Brutus's Speeches In The Tragedy Of Julius Caesar

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In Scene 2 of Act 3 in The Tragedy of Julius Caesar by William Shakespeare, two speeches are given by characters Brutus and Mark Antony. After the assassination of Julius Caesar, the characters Brutus and Mark Antony give very similar, yet very different speeches about the future of Rome, and why Caesar was killed. This essay will compare and contrast those speeches, and connect them to the conclusion of Shakespeare's play.

Brutus' speech appeals to logos, or logic. He argues that if Caesar lived, no slave would have been free. Brutus states "Had you rather Caesar were living, and die all slaves, than that Caesar were dead, to live all free men?"(1398, Act 3 scene 2). Caesar's tyranny was costing Rome its' freedom and Brutus knew that. He cared for Caesar but cared for Rome and its' future more. Logically, Brutus knows that if Caesar's
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Brutus spoke of Caesar as his friend who was too ambitious for his own good, while Antony questioned Brutus' words and made everyone else consider his words too. Brutus explains "As Caesar loved me, I weep for him." Brutus still considered Caesar a friend and is distraught by his death. But he also knew Caesar was too powerful for his own good and could only be stopped by one way. In Antony's speech, he exclaims "He was my friend, faithful and just to me." Caesar loved Antony as a good friend, which leaves Antony unsure of his real nature. He does not know whether to believe Brutus' claims of his ambition or not.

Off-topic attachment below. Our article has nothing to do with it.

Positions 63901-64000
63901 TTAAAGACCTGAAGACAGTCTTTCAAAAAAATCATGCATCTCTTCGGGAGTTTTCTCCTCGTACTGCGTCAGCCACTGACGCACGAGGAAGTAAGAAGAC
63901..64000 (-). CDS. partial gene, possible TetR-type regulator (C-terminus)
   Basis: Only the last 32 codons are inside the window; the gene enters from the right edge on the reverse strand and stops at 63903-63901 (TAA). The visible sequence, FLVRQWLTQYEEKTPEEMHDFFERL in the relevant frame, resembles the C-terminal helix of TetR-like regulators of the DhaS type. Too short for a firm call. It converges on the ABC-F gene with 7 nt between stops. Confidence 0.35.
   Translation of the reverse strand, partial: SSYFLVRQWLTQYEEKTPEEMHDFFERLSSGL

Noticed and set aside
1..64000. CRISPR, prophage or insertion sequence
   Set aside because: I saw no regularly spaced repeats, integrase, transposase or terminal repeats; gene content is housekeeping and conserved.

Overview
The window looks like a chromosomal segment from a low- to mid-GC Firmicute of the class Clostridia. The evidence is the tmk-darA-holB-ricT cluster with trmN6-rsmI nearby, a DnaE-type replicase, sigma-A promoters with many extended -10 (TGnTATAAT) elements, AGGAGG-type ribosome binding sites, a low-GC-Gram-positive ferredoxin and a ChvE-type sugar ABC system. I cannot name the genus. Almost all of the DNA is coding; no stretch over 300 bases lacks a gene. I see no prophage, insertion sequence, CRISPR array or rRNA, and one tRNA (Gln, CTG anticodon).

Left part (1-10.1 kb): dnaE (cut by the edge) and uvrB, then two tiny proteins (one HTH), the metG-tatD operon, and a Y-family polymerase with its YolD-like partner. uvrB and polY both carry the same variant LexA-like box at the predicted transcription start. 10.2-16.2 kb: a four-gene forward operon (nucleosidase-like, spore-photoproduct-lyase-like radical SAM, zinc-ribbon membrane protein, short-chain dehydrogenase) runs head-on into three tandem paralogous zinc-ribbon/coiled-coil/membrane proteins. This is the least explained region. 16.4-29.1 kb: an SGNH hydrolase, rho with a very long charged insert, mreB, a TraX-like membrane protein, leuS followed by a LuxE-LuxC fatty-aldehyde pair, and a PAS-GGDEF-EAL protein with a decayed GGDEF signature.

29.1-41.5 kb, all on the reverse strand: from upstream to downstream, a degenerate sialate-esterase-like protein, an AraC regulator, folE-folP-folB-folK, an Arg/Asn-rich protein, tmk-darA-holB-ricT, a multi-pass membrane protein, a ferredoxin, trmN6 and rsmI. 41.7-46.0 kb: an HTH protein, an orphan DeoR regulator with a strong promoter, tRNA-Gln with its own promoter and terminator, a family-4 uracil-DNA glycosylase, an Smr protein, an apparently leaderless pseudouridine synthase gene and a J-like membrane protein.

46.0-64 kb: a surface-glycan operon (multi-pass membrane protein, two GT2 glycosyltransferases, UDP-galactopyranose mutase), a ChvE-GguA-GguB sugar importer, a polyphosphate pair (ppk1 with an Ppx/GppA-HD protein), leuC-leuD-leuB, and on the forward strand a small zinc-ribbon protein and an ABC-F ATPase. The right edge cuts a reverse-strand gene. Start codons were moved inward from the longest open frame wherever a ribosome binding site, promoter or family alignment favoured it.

In conclusion, Shakespeare used pathos and logos to contrast both Brutus and Antony's speeches concerning Caesars life and death. Brutus uses an appeal to logic to explain how corrupt Caesar was and power hungry. Mark Antony uses emotion to appeal to his audience, speaking of Caesar as his friend and being distraught from his assassination. Both speeches talk of Caesar and how much of a friend he was to the
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